Canning Hamburgers: How To Can Hamburgers Step-By-Step

canning hamburgers

Do you want to learn how to can hamburgers at home to stock away in your emergency food supply? This post is all about canning hamburgers.

Canning is one of the oldest methods of food preservation. While this method is incredibly effective, most people do not know how to go about it. You do not have to worry about power shortages or someone accidentally unplugging the freezer leading to losses with canning.

Since hamburgers are essentially just ground beef, canning a hamburger is quite simple. The best part about it is the meat is pre-cooked and hence needs very little preparation before consumption. Canning hamburgers makes them last for a very long time, between three to five years and sometimes even longer. You won’t have to worry about thawing as with frozen beef or uneven cooking. In this article,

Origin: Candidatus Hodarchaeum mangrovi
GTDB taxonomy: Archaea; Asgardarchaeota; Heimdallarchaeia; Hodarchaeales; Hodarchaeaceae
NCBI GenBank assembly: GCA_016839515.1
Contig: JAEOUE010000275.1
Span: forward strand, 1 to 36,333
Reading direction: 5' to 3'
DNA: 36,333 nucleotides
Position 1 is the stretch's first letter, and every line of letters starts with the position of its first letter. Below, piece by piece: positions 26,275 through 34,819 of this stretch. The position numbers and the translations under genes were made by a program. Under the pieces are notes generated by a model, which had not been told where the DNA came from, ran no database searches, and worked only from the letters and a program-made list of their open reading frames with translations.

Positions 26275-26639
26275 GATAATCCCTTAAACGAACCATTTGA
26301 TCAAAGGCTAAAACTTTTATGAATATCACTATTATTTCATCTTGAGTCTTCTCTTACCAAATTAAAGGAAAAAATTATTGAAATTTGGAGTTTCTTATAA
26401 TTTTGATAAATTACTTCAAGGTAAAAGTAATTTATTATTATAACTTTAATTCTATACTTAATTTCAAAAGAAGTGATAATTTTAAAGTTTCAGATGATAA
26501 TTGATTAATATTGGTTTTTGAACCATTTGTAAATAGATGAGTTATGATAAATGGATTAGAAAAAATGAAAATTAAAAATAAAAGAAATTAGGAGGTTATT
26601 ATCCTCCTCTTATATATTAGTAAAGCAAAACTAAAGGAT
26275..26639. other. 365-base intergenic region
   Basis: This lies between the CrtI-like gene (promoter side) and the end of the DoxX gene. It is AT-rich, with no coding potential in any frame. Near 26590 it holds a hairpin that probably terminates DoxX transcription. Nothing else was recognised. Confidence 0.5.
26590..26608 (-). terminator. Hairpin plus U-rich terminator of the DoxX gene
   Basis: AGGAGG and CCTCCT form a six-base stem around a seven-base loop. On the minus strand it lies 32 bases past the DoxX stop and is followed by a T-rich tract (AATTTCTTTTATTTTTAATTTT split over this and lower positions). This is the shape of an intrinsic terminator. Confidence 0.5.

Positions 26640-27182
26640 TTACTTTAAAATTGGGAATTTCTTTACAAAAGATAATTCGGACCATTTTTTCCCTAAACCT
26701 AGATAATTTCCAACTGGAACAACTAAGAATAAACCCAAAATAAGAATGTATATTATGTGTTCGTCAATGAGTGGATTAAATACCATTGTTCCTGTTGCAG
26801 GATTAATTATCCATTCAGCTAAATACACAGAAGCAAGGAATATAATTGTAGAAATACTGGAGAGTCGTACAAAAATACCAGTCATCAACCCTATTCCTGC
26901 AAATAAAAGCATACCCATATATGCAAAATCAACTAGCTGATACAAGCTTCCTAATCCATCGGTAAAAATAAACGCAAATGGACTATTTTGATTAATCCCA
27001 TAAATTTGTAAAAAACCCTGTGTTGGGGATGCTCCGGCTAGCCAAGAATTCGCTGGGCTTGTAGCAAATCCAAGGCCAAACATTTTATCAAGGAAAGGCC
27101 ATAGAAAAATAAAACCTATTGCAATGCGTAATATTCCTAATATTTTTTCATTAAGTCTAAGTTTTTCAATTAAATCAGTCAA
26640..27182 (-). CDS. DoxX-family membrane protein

• canning jars
  • rings
  • new lids
  • Water
  • Jar lifter
  • Lid lifter
  • Strainer
  • Towels
  • Pressure canner
  • Large stockpot
  • Bubble Popper
  • White vinegar


• Ground beef. Fat content in hamburgers need to be not more than 30%


Step 1: Brown the meat

Canned hamburgers are usually pre-cooked. The first therefore is to brown the meat. There are several ways to do this.

You can either boil the meat or let it simmer down before browning or brown it straight away. If you choose to boil it first, you will have some beef stock to store and use later. Pre-cooking is crucial as you want to get rid of some of the fat.

Some people choose to brown the ground beef lightly and let the cooking process complete in the jar. If you decide to brown it, you can either do it on a pan or put it in the oven. Brown them in small batches until you are done. This process is vital as you want to get rid of as much fat as you can.

After boiling the ground beef, set it aside and let it cool overnight. You can put it in the fridge overnight so that the fat layer can form on top. This will make it easy to skim the fat.

Step 2: Seasoning